One of the biggest challenges with any lawyer is finding a balance between life and practicing law, but Lisa has found she’s been able to begin to explore that balance a bit more since working with Axiom. Lisa explains, "The fact that I'm able to work remotely with such a robust project in such a big organization has been really great. Balance is something that I am constantly striving for, and Axiom has given me the opportunity to think about that." In addition to her law practice, Lisa is learning how to play the piano and striving to reach her goal of speaking fluent Italian.

"I'm still trying to figure out how to find balance exactly because I'm a creature of habit. But I did put a piano behind me to remind me to practice," she says.

The pandemic’s impact on data privacy

"An entirely new branch of privacy law is the issues exposed by the coronavirus," says Lisa. It has exposed many companies’ weaknesses, especially around cybersecurity, and Lisa feels that data privacy lawyers such as herself can help rectify those errors and help ensure future protection.

Lisa explains that strategies to control the pandemic have raised many concerns about privacy and data protection. In effort to keep people safe, more health information is being collected and shared outside of medical care. For example, employers are asking if they can measure employees’ temperatures or are entitled to know a medical diagnosis– specifically, whether an employee is positive for COVID-19. There have been questions about whether thermal cameras can be installed in public buildings to measure body temperature of those passing by. Contact tracing has become commonly used to track the virus and, depending on the method, can also be very telling about a person’s habits, such as where they eat, when they exercise, and who they interact with.

“Where does this information end up? How will it be used in the future?” asks Lisa. “Privacy laws regulate some of these matters, but the pandemic has challenged privacy professionals to identify methods that allow personal information to be useful in the fight against the pandemic, while also protecting the data.”

In addition, as companies were forced to quickly adopt a virtual or contactless business – whether setting up employees to work from home or utilizing mobile apps for contactless service – they also face a host of privacy concerns. According to Lisa, many companies who adopted technology quickly to survive the pandemic may not have fully considered cybersecurity and data protection obligations. It can take only a few minutes to download and start using new software, but it takes much longer to see the big picture and understand what that software does with data and how it may or may not align with the companies’ legal obligations to protect data.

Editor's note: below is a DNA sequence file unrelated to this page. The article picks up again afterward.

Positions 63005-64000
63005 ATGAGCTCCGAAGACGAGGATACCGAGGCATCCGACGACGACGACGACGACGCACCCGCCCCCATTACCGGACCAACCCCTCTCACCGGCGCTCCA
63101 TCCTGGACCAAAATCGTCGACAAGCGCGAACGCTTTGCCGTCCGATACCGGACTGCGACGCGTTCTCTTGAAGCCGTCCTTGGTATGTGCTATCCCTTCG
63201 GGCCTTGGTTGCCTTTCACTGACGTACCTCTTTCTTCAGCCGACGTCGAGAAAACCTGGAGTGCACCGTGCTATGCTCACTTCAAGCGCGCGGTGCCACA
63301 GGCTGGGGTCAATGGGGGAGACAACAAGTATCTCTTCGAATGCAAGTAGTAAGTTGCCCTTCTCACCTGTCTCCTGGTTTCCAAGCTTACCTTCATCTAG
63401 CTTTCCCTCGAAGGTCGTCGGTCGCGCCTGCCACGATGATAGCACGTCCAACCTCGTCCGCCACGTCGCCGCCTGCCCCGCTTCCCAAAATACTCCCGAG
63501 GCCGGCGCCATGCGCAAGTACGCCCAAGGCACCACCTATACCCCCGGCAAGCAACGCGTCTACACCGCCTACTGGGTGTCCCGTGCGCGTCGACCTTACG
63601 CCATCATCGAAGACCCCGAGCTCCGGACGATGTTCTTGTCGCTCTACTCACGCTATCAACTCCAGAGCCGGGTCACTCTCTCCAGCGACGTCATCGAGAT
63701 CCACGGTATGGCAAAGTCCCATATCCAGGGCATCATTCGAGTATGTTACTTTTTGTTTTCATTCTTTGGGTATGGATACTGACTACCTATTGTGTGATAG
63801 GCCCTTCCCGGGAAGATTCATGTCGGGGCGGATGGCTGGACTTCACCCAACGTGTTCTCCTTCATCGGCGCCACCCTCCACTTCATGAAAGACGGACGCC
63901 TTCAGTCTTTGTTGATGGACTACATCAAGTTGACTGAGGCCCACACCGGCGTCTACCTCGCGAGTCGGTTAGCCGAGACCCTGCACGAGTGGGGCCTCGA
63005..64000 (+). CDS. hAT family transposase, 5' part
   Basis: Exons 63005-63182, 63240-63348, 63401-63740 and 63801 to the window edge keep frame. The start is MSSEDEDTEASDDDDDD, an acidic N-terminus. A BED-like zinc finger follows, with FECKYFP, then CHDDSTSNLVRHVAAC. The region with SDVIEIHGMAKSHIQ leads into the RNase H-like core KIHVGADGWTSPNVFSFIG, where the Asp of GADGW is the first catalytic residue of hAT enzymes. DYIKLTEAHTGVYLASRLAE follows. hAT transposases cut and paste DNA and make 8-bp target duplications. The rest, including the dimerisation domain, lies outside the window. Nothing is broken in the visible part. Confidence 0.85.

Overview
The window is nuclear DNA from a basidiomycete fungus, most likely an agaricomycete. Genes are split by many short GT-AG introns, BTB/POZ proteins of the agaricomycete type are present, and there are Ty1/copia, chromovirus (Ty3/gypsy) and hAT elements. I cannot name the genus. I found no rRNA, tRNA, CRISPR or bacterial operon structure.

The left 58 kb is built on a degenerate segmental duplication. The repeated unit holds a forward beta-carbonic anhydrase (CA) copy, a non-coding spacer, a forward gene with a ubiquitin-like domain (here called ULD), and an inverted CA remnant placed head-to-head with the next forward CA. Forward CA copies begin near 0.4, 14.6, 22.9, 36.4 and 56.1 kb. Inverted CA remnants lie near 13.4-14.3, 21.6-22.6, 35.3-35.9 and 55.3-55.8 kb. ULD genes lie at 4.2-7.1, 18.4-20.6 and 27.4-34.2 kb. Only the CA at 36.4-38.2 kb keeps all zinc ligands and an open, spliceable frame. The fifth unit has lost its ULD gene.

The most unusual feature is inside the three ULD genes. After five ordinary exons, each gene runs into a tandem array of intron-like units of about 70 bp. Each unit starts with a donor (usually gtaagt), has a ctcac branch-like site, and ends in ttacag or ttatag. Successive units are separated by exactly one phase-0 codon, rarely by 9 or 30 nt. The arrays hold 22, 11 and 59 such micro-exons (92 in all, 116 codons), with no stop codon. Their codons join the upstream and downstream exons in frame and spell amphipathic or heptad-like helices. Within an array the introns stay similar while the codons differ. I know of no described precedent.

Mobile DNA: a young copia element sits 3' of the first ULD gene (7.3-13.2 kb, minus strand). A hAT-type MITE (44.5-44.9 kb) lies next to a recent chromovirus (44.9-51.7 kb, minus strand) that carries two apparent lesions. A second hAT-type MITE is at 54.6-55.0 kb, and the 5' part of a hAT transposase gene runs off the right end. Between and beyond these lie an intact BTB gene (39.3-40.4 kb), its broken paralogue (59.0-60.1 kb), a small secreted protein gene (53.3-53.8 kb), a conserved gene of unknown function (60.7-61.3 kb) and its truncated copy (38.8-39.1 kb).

“In all the haste resulting from the pandemic, personal information like health and location data became extremely important. In the name of public safety, the world became laxer with this type of information,” comments Lisa. “Now it’s a matter of finding the balance so that the information is useful while being protected. How do we put the genie back in the bottle?”

As the world continues to change, privacy law will continue to change as well. "Privacy law is becoming more and more important, and it's a global conversation,” says Lisa. “Meaning that each country has its own privacy requirements, but because we're a global economy, everybody has to figure out how to work together, including how they're going to handle data."

As companies respond to the ever-changing business and economic climate, the future of privacy law will continue to be altered. To help your company take a proactive approach to data privacy, and work with expert lawyers like Lisa, or to join Lisa as a colleague, get in touch with us at Axiom.

Posted by Axiom Law